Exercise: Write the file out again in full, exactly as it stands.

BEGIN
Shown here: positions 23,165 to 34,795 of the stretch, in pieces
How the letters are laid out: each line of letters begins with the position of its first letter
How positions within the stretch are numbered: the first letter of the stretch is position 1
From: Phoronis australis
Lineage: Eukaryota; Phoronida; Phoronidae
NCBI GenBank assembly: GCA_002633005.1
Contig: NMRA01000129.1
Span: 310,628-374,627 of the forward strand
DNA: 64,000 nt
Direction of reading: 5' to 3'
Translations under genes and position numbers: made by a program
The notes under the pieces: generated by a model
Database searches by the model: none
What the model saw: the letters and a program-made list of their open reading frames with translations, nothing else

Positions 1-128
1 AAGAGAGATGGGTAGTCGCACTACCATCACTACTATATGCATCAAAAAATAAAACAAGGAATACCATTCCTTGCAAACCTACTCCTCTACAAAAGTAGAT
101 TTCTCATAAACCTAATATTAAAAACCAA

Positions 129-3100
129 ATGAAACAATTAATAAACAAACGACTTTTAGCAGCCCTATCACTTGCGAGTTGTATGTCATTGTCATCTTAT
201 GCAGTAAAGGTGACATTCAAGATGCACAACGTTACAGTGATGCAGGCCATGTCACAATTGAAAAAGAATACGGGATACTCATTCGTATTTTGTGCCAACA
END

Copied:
Shown here: positions 23,165 to 34,795 of the stretch, in pieces
How the letters are laid out: each line of letters begins with the position of its first letter
How positions within the stretch are numbered: the first letter of the stretch is position 1
From: Phoronis australis
Lineage: Eukaryota; Phoronida; Phoronidae
NCBI GenBank assembly: GCA_002633005.1
Contig: NMRA01000129.1
Span: 310,628-374,627 of the forward strand
DNA: 64,000 nt
Direction of reading: 5' to 3'
Translations under genes and position numbers: made by a program
The notes under the pieces: generated by a model
Database searches by the model: none
What the model saw: the letters and a program-made list of their open reading frames with translations, nothing else

Positions 1-128
1 AAGAGAGATGGGTAGTCGCACTACCATCACTACTATATGCATCAAAAAATAAAACAAGGAATACCATTCCTTGCAAACCTACTCCTCTACAAAAGTAGAT
101 TTCTCATAAACCTAATATTAAAAACCAA

Positions 129-3100
129 ATGAAACAATTAATAAACAAACGACTTTTAGCAGCCCTATCACTTGCGAGTTGTATGTCATTGTCATCTTAT
201 GCAGTAAAGGTGACATTCAAGATGCACAACGTTACAGTGATGCAGGCCATGTCACAATTGAAAAAGAATACGGGATACTCATTCGTATTTTGTGCCAACA